The MP02 has Bluetooth, WiFi, and can tether its connection to other devices. Battery life and standby time are pretty good for most days and most purposes, but not great for super-long calls or lots of heavy sustained use. Punkt. claims the talk time is about 4.2 hours, but in a normal day, I'd be impressed if it could handle ~3 hour-long calls. Even after plugging the MP02 into a beefy wall charger after it alerted me to low battery levels during a Pigeon call, the device couldn't recharge fast enough to compensate for the drain rate, and it shut down.

Its small size also makes it a bit uncomfortable to hold for long phone calls, so be prepared with a pair of headphones or a Bluetooth headset. (Punkt. still makes landline phones; it would be neat if they made a version of their big phone that could receive audio from the MP02 for comfort during longer conversations.)

I still have my iPhone SE, which is now effectively an iPod Touch. I currently use it:

  • as a webcam with Camo Studio and/or Teleport

  • to interface with my jury-rigged sunrise alarm clock (made from two $10 lamps and Bluetooth Philips bulbs)

  • for offline Google Maps, used as infrequently as possible, and sometimes online and tethered to the MP02 if I really want traffic data or something. I've looked into getting a standalone GPS or in-dash nav, but the few available options have UI and app integrations that're potentially more irritating than Google displaying the precise location of every Cracker Barrel and Long John Silver's in America as I drive past them.

  • testing mobile experiences for web development

  • in tandem with Sync if I really need to get a quick photo or video in a position to be emailed. Regularly getting media off of my DSLR currently exceeds my convenience threshold, but that could change.

The iPhone is also my only vehicle for depositing occasional checks to my online-only bank. All of these things that would keep me somehow tethered to smartphone ownership are continued inspiration to find simpler solutions for each, and to seek out companies that don't encourage reliance on an iOS or Android app. Even though it doesn't have a SIM card any more, I want to achieve smartphone-zero.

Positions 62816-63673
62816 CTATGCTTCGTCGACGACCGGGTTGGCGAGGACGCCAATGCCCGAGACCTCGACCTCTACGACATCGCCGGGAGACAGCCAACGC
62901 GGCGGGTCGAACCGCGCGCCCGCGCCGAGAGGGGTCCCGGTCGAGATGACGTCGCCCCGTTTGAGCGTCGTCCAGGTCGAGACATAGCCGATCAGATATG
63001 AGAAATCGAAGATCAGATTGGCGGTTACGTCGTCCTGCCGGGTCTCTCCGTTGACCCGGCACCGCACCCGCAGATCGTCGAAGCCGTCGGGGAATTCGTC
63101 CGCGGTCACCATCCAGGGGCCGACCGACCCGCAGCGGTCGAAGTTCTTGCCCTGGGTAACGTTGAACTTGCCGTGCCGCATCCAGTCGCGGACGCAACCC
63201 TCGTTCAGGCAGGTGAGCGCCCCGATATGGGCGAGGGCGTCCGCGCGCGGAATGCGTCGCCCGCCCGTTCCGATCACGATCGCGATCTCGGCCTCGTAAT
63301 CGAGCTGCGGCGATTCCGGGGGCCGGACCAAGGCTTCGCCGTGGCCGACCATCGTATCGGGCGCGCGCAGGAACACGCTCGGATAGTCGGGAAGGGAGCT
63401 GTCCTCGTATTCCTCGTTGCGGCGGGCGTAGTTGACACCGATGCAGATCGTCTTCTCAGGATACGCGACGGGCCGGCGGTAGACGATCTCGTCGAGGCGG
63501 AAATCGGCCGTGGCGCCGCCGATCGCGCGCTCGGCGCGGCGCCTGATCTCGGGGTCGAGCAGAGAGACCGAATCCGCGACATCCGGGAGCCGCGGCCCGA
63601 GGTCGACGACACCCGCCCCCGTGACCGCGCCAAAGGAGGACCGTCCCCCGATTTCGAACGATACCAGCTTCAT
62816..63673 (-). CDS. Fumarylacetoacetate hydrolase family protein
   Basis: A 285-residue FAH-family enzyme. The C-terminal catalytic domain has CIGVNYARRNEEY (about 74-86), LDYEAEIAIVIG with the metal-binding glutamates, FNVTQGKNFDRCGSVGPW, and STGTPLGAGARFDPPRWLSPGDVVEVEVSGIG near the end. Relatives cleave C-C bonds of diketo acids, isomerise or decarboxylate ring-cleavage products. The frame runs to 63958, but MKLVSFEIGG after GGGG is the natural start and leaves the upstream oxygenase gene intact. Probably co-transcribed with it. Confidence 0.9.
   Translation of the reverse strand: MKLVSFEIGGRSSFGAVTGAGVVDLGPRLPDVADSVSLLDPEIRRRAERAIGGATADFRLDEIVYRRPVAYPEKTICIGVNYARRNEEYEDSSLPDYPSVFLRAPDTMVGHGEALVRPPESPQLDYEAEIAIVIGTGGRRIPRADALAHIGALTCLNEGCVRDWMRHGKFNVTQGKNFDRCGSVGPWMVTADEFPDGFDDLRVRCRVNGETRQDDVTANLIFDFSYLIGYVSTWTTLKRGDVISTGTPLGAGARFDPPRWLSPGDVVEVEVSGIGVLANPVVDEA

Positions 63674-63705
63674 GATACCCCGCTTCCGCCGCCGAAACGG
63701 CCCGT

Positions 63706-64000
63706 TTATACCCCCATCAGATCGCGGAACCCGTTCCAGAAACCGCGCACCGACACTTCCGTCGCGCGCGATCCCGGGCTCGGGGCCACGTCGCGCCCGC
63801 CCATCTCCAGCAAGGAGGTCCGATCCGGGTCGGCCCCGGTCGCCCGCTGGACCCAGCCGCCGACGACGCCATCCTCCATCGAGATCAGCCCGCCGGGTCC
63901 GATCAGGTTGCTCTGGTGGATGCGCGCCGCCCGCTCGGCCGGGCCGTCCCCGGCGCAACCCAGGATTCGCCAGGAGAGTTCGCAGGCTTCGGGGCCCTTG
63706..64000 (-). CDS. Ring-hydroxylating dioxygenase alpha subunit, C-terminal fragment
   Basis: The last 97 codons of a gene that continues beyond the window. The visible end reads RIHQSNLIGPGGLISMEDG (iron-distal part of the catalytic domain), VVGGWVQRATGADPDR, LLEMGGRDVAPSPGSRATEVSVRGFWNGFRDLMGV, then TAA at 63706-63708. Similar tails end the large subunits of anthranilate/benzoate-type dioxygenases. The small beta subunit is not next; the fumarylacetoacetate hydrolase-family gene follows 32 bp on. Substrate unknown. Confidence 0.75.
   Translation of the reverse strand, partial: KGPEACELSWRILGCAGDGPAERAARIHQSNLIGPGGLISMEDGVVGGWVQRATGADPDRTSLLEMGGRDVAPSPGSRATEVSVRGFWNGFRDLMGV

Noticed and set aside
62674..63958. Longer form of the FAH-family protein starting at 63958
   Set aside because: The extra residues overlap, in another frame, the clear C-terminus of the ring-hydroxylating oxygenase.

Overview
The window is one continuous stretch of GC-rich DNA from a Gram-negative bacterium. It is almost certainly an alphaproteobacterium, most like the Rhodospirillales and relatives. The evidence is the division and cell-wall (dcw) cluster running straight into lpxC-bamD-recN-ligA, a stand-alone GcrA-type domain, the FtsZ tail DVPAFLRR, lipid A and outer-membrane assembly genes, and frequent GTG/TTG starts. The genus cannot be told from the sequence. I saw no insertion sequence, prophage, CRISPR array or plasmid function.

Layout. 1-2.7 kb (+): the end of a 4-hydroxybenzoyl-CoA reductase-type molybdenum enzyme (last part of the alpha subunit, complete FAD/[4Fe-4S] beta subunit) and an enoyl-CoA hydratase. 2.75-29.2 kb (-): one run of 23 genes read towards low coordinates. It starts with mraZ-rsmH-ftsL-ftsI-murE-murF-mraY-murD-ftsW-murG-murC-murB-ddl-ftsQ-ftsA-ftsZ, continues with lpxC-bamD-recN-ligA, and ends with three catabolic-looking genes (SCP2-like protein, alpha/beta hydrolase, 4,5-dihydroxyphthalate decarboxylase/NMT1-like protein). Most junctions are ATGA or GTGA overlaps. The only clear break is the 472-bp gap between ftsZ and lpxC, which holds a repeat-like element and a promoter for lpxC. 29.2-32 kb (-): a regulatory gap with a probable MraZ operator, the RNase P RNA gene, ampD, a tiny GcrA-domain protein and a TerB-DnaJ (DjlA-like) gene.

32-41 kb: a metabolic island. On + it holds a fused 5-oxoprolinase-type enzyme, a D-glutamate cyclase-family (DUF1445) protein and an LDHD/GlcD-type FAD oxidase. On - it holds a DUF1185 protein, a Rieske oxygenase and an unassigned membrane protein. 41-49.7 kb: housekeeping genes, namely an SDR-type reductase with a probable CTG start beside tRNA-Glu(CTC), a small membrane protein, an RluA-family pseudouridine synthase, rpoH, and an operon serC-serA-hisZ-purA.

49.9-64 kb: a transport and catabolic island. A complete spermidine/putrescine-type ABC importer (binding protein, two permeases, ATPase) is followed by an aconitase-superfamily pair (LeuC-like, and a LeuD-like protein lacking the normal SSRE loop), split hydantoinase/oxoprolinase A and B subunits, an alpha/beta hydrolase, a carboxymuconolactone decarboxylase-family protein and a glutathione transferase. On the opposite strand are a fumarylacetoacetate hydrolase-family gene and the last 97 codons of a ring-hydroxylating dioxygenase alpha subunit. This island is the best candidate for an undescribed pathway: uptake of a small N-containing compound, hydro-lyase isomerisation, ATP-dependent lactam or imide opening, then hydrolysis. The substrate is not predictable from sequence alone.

When someone initiates an open-ended conversation by SMS, I've just been calling them or emailing my response, which works well. We always have a fuller and more interesting conversation than we could have had by text — and if the person can't be bothered to respond by any form of communication beyond texting, they can go text someone who's not me. Winning.

For every task that a smartphone once made faster and more efficient (like scanning things, or accessing event tickets), I just think of the hours, days, and years of my life spent focusing on nonessential information, products, and "web slurry," feeling distanced from the feelings, experiences, goals, and projects that actually mattered to me, and I cheerfully fire up the printer.

Midori Pocket Diary 2022

With the MP02 and some intentional planning, I can get along just fine in a world where almost everyone else I know still chooses to use a smartphone.

I love that I've been able to return to a paper calendar. I genuinely look forward to using it every day with a nice sharp pencil, and I enjoy keeping a mini-diary of the three or so things that had the most significance to me in any given day. I've never been able to keep a long-form journal, but I've enjoyed keeping one in abbreviated format. (Jan 1, 2022: Caught hair and clothing on fire while tidying kitchen. Watched Idiocracy. Ate peas with mint and butter.)

Any thoughts or ideas I have that aren't time-bound go into a small, unfussy bullet journal or into one of my Sync folders. Grocery list goes on a Post-It note that I stick to the fridge and put in my pocket before I go to the store.

I like being able to set the terms of how I want to interact with other people and with the world at large. I like being able to choose my point of focus in any given moment; focus is now the most valuable asset in existence. I like that people I already know can give me a call or an email, and people I haven't met yet can contact me through this site.

I like to use my voice to have meaningful conversations with other people, don't you?